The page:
Called Wii Gyemsiga Siwilaawksat – a Sm’algyax phrase, which translates roughly to “where learners are content and comfortable” – the block is located at the Coast Mountain College on the ancestral lands of the Tsimshian Kitsumkalum First Nation.
The structure, which consists of modular student housing units oriented around a central atrium, was designed with the large number of Indigenous students in mind.
“Indigenous design principals were embedded throughout the building that represents the Northwest Coast region and the First Nation communities the college serves,” said HCMA.
Replacing 40-year-old student housing that was no longer serving the needs of the students, the block contains 36 different prefabricated “modules” that spread out from the central atrium.
“Each one was built off-site to enable faster delivery times,” said HCMA.
The architecture studio was informed by calls for decolonial action and respect for the cultural practices of Indigenous people in colonized nation-states as described in the United Nations Declaration on the Rights of Indigenous People when designing the facility.
HCMA described the processes of decolonial architecture as “the process of deconstructing colonial structures and rebuilding them to include both western and Indigenous worldviews”.
“Traditionally, architects are used to having authorship over the design expression,” said HCMA project architect Aiden Callison. “When we take a decolonized approach, we find ways to shift that power and develop processes where we take on the role of facilitators of the design process.”
“The process of developing the brief that HCMA responded to was built on a foundation of engagement and collaboration with the Indigenous communities that the College serves,” he continued.
One of the principal ways the design references local cultural heritage was through the use of cedar.
“The old-growth cedar tree is a symbol of the northwest coast,” said HCMA. “Used for shelter, clothing, transportation, ceremony, and spiritual beliefs, it’s been integral to local First Nations’ culture for thousands of years.”
However, due to the increasing rarity of old-growth cedar, none was used for the building’s structural elements.
“While the building’s expression honours the cedar tree and its vital role in the forests, the cedar that was used on the exterior cladding and interior finishes was smaller dimensional sizes that do not require the use of old growth,” said Callison.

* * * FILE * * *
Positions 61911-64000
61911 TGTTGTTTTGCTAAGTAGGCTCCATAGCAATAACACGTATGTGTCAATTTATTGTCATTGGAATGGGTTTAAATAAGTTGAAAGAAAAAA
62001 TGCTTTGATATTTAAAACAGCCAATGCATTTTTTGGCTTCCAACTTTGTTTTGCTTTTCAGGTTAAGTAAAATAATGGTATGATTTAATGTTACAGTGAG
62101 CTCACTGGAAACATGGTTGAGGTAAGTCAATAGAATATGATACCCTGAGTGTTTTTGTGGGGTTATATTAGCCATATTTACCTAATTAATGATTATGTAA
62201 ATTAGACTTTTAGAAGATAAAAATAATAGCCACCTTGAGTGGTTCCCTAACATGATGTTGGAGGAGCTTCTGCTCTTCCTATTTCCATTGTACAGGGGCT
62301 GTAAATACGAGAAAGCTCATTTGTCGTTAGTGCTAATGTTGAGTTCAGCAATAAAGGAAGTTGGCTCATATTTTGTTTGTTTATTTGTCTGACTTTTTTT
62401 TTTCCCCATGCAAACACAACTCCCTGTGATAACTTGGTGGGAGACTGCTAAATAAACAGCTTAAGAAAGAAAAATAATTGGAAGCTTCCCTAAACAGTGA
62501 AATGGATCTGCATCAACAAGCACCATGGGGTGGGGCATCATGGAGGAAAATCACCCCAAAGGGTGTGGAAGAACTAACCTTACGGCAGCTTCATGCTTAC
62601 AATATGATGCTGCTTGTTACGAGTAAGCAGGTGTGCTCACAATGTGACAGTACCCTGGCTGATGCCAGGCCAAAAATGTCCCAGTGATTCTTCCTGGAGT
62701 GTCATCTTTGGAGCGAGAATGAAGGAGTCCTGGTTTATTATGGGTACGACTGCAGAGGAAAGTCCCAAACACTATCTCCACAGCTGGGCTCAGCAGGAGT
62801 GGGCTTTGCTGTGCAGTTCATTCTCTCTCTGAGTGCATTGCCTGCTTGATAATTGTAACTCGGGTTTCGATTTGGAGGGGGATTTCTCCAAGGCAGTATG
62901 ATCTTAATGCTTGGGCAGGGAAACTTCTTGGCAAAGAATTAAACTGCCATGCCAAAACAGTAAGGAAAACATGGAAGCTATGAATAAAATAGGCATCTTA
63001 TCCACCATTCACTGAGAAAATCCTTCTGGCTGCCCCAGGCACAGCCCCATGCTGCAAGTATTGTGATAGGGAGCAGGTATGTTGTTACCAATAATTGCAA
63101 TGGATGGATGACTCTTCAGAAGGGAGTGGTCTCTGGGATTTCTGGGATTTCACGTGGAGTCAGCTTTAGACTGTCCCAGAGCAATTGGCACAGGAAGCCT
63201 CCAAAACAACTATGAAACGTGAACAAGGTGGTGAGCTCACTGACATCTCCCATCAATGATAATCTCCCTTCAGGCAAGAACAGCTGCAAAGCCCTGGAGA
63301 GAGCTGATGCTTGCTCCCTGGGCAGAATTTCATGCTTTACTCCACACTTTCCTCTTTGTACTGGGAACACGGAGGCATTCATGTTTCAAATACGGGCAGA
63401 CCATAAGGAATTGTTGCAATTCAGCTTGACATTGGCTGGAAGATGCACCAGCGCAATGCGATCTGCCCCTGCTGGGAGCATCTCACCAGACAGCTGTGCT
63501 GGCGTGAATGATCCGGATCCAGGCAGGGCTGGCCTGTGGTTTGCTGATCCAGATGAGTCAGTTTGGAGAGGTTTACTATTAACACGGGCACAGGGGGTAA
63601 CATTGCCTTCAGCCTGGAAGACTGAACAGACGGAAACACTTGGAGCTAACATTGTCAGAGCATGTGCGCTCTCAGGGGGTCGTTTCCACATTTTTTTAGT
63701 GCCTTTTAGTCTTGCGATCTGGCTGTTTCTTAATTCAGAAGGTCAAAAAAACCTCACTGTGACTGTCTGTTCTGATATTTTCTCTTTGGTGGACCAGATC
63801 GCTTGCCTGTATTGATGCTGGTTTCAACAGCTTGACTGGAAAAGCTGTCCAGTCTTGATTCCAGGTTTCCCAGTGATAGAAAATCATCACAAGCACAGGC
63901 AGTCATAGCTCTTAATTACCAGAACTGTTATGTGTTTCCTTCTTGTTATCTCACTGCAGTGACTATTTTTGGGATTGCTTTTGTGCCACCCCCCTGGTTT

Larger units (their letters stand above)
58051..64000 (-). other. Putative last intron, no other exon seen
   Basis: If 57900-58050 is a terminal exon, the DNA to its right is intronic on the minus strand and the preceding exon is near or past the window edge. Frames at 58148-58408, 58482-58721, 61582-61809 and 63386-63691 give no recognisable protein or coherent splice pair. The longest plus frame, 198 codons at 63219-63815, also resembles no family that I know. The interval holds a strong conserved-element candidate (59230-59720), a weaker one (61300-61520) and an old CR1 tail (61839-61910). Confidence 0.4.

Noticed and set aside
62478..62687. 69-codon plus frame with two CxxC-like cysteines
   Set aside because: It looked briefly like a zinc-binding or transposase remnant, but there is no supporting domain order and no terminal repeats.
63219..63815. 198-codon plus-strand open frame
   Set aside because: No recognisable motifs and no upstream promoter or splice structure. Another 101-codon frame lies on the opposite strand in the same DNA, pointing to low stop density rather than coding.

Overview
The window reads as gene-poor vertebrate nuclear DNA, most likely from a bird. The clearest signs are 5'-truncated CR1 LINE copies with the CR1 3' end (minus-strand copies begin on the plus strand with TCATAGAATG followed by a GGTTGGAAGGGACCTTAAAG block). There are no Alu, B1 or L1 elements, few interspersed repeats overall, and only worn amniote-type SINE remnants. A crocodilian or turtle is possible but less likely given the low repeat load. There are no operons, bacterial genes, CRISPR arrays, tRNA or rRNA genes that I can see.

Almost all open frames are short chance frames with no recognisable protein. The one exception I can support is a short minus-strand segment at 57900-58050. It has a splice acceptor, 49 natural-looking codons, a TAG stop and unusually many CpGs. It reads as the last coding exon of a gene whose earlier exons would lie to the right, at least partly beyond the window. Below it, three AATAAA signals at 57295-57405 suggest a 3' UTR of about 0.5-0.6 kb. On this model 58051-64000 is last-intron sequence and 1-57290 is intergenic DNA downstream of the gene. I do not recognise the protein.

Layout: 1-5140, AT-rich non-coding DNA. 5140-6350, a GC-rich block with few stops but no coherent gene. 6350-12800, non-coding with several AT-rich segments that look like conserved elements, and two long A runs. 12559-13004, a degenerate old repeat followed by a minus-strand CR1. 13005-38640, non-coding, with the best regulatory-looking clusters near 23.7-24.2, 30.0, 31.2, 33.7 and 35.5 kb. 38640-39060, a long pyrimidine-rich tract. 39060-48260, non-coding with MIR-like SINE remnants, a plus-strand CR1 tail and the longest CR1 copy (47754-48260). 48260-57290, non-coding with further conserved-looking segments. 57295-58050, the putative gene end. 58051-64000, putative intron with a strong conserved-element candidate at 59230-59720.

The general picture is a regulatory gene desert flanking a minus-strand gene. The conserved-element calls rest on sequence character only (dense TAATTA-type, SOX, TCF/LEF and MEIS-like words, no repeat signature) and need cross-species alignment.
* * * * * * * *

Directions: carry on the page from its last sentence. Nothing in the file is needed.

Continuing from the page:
References to cedar went beyond the use of the material, as the metal cladding on the exterior has been shaped to resemble the patterns on cedar bark.
“Tsimshian weaving patterns seamlessly unite the building’s two student housing wings, while mimicking the expression of cedar bark,” said HCMA.
Inside, cedar is used for the cladding of the central lobby. The atrium of the lobby is framed by three-storey-tall cedar posts that support a glulam “pin-wheel” structure at the apex of the atrium.
These eight cedar posts have been carved to represent the communities that the school serves and each floor of the student housing has “has a theme that represents [the First Nations’] distinct cultures expressed through artwork and carved cedar panels,” according to HCMA.
The layout of the central building includes the primary lobby, additional housing, as well as suites for elders and visiting family members.
In addition, the architecture studio included a “cultural room”, which it described as a “safe space for knowledge sharing and cultural practice, with a carved door and appropriate ventilation for smudging.”
Over 70 artists were commissioned to complete works including carvings and murals for the school.
“The college’s vision was to provide safe and culturally supportive housing for the students of the six different nations – Haida, Haisla, Nisga’a, Wet’suwet’en, Gitxan, Tsimshian – and the 21 distinct First Nations communities that the college serves to increase student success,” HCMA principal Karen Marler told Dezeen.
Signage throughout the building was also translated into local languages under the supervision of speakers.
“As some spaces use colonial terms with no direct translation in Sm’algyax, the territory holders had the right to determine translations that were culturally appropriate, recognizing the rich nuances between languages that can make direct translation difficult or impossible,” said HCMA.
Contemporary gestures towards more equitable and sustainable building has led to renewed interest in Indigenous building practices and traditions.
A recent exhibition at the Barbican demonstrated three different building practices that could be helpful in mitigating the effects of the changing climate.
HCMA has been practising out of Vancouver for over 40 years. Its other projects include a football stadium with a faceted roof in Montreal.
The photography is by Bright Photography
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